In a May 13 article, an anonymous WorldNetDaily writer is upset that Confederate statues are being taken down in New Orleans:
Under cover of darkness and with construction crews wearing masks, they drove Old Dixie down in New Orleans.
A statue of Confederate States of America President Jefferson Davis was removed from its podium early Thursday morning, one of four Confederate memorials Democratic Mayor Mitch Landrieu has vowed to banish from the city in the name of “diversity, inclusion and tolerance” in the crime-ridden Louisiana city.
Though the removal of the statue was greeted with a cheer, The Lost Cause was not without its supporters, many of whom waved Confederate battle flags and called for the mayor to be imprisoned.
The anonymous writer then calls on dubious historian David Barton, who calimed that "the Democrats cheering the statues being taken down would be shocked if they knew the history of their own party":
“The city plans to pull down four statues, those of Jefferson Davis, PGT Beauregard, the Crescent City White League and Robert E. Lee,” he noted. “I hope they tell the folks in New Orleans that all of these monuments honor Democrats, and that the Confederacy was led solely by Southern leaders of the Democrat Party. In a Democrat city like New Orleans, I can’t understand why Democrat leaders want old venerated Democrat heroes taken down!”
Not only does Barton fail to get the name of the Democratic Party correct -- which tells us he's been listening to too much Rush Limbaugh -- he apparently fails to realize that the Democratic Party of 150 years ago is not the Democratic Party of today, which tells us he cares nothing about actual history.
He's followed by Scott Greer, author of the WND-published book with the vaguely race-baiting title "No Campus for White Men," who goes for ridiculous generaliztion and absurd extrapolation:
“It’s an attempt to wipe out any pride Southerners should have in their heritage,” said Greer. “It’s the same kind of process we see on college campuses, where anything white people did in the past tends to be demonized. The left is driven by a desire to interpret all of history through the eyes of 21st century progressive dogma. In their eyes, everything about the American past is bad and shameful and must be driven into the dirt.”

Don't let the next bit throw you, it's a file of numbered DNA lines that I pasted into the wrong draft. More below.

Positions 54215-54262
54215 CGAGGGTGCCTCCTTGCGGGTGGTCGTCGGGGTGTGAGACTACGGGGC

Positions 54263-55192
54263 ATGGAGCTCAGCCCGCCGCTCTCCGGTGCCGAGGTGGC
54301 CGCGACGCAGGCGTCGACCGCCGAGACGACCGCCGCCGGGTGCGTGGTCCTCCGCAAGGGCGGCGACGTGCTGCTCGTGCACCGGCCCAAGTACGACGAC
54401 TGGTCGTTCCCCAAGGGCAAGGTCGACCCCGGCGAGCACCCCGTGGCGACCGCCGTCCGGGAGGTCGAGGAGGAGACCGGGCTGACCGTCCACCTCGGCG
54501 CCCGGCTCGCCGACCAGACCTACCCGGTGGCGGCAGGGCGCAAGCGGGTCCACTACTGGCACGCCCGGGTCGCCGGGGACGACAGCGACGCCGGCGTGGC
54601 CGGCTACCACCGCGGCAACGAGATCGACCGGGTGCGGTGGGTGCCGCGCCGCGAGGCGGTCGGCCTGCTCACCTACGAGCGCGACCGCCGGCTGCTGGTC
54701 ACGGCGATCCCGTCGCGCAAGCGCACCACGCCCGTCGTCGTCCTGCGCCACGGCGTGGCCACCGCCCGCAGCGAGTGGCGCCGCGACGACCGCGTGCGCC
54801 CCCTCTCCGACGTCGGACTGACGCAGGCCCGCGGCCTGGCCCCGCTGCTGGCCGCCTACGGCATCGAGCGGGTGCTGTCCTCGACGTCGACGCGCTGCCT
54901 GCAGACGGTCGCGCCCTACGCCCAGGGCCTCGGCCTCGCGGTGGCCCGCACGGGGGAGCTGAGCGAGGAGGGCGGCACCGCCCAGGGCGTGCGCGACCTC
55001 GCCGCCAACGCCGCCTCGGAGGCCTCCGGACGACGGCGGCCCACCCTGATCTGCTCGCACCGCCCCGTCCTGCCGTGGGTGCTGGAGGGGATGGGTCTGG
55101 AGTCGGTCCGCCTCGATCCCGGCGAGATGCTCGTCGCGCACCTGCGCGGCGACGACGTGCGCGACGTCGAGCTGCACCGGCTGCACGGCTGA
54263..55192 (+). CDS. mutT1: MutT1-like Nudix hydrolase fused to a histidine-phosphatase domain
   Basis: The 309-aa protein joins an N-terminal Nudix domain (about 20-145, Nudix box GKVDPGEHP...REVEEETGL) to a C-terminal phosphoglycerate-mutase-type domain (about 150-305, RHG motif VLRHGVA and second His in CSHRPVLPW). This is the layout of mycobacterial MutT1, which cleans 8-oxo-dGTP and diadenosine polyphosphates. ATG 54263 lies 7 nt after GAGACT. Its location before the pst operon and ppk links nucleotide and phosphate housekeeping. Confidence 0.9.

“Soon we’ll have to take down Susan B. Anthony statues because even though she fought for women’s suffrage, she was openly pro-life; and, in today’s women’s movement, no one can be a true woman unless she supports Planned Parenthood and abortion. And of course Harriet Tubman statues will be taken down, for even though she was a leading conductor on the Underground Railroad bringing slaves to freedom, she was also a huge advocate for the right to keep and bear arms. For modern civil rights advocates, guns are anathema, and no true civil rights advocate can be for guns!
“We no longer look at heroes as people or as complex individuals; rather we now judge them solely by one issue, whatever that issue happens to be at the time. We are creating a culture where we believe we have a right not to be offended or even have our misconceptions challenged; and we’re willing to use coercion to keep ‘me’ from being offended, even if that offends ‘you.’ What offends us now is so routinely redefined that probably no statue now will survive more than a generation before it becomes offensive to someone who will demand its removal.”
Actually, the opposite is true: Society has moved toward judging heroes as real people and not one-dimensional caricatures. While Lee and Beauregard were undoubtedly complex individuals, their statues did not honor that complexity; they honored their roles in a war in which they were on the side of perpetuating slavery -- a one-dimensional caricature.
Greer doesn't explain why Southerners should have "pride" in a "heritage" that is based on losing a war and perpetuating racial discrimination, something it can be argued that the Confederate statues were celebrating and something the Battle of Liberty Place monument -- marking an 1874 insurrection in which the Crescent City White League attacked a racially mixed New Orleans police force and actually carrying an inscription stating that following the insurrection, the 1876 election "recognized white supremacy in the South and gave us our state" -- most definitely did.